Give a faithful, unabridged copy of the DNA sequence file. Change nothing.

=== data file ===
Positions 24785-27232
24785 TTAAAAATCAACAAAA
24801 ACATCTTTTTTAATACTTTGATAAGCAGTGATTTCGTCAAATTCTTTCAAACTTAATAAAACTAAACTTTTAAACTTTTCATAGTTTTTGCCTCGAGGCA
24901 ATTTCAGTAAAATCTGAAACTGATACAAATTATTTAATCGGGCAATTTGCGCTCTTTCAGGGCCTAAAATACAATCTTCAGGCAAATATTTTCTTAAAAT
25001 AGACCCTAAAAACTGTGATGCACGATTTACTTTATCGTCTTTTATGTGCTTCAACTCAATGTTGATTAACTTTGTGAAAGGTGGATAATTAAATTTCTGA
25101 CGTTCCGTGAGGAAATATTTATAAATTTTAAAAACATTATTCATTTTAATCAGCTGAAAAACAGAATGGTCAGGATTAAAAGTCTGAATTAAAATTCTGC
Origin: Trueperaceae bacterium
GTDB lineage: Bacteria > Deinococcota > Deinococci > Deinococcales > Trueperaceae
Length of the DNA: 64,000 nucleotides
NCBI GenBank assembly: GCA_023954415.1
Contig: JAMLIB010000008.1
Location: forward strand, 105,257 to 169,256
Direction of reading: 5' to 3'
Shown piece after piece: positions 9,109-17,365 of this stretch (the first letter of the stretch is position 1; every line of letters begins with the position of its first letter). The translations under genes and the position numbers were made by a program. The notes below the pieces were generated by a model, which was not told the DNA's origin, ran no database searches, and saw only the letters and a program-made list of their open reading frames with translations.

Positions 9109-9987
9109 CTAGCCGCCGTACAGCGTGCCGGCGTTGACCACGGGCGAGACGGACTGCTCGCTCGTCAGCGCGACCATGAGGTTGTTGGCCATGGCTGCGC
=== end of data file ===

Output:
Positions 24785-27232
24785 TTAAAAATCAACAAAA
24801 ACATCTTTTTTAATACTTTGATAAGCAGTGATTTCGTCAAATTCTTTCAAACTTAATAAAACTAAACTTTTAAACTTTTCATAGTTTTTGCCTCGAGGCA
24901 ATTTCAGTAAAATCTGAAACTGATACAAATTATTTAATCGGGCAATTTGCGCTCTTTCAGGGCCTAAAATACAATCTTCAGGCAAATATTTTCTTAAAAT
25001 AGACCCTAAAAACTGTGATGCACGATTTACTTTATCGTCTTTTATGTGCTTCAACTCAATGTTGATTAACTTTGTGAAAGGTGGATAATTAAATTTCTGA
25101 CGTTCCGTGAGGAAATATTTATAAATTTTAAAAACATTATTCATTTTAATCAGCTGAAAAACAGAATGGTCAGGATTAAAAGTCTGAATTAAAATTCTGC
Origin: Trueperaceae bacterium
GTDB lineage: Bacteria > Deinococcota > Deinococci > Deinococcales > Trueperaceae
Length of the DNA: 64,000 nucleotides
NCBI GenBank assembly: GCA_023954415.1
Contig: JAMLIB010000008.1
Location: forward strand, 105,257 to 169,256
Direction of reading: 5' to 3'
Shown piece after piece: positions 9,109-17,365 of this stretch (the first letter of the stretch is position 1; every line of letters begins with the position of its first letter). The translations under genes and the position numbers were made by a program. The notes below the pieces were generated by a model, which was not told the DNA's origin, ran no database searches, and saw only the letters and a program-made list of their open reading frames with translations.

Positions 9109-9987
9109 CTAGCCGCCGTACAGCGTGCCGGCGTTGACCACGGGCGAGACGGACTGCTCGCTCGTCAGCGCGACCATGAGGTTGTTGGCCATGGCTGCGC